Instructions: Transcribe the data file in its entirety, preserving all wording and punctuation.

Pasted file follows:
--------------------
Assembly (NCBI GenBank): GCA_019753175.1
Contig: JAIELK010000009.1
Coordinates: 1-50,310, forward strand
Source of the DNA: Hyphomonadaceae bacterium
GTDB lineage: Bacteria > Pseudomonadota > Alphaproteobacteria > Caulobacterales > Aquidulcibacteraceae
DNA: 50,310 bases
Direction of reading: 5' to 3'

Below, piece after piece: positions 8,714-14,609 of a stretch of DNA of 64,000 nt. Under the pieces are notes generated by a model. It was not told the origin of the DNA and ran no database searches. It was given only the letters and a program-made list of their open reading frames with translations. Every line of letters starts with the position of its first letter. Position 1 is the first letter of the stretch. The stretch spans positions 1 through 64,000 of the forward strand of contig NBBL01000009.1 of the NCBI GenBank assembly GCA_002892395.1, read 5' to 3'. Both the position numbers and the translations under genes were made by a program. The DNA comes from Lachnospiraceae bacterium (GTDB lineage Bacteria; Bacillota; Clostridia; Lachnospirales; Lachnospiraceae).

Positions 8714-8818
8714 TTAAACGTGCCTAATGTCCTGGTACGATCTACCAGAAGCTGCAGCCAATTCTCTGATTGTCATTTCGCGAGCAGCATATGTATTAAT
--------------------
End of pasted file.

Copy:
Assembly (NCBI GenBank): GCA_019753175.1
Contig: JAIELK010000009.1
Coordinates: 1-50,310, forward strand
Source of the DNA: Hyphomonadaceae bacterium
GTDB lineage: Bacteria > Pseudomonadota > Alphaproteobacteria > Caulobacterales > Aquidulcibacteraceae
DNA: 50,310 bases
Direction of reading: 5' to 3'

Below, piece after piece: positions 8,714-14,609 of a stretch of DNA of 64,000 nt. Under the pieces are notes generated by a model. It was not told the origin of the DNA and ran no database searches. It was given only the letters and a program-made list of their open reading frames with translations. Every line of letters starts with the position of its first letter. Position 1 is the first letter of the stretch. The stretch spans positions 1 through 64,000 of the forward strand of contig NBBL01000009.1 of the NCBI GenBank assembly GCA_002892395.1, read 5' to 3'. Both the position numbers and the translations under genes were made by a program. The DNA comes from Lachnospiraceae bacterium (GTDB lineage Bacteria; Bacillota; Clostridia; Lachnospirales; Lachnospiraceae).

Positions 8714-8818
8714 TTAAACGTGCCTAATGTCCTGGTACGATCTACCAGAAGCTGCAGCCAATTCTCTGATTGTCATTTCGCGAGCAGCATATGTATTAAT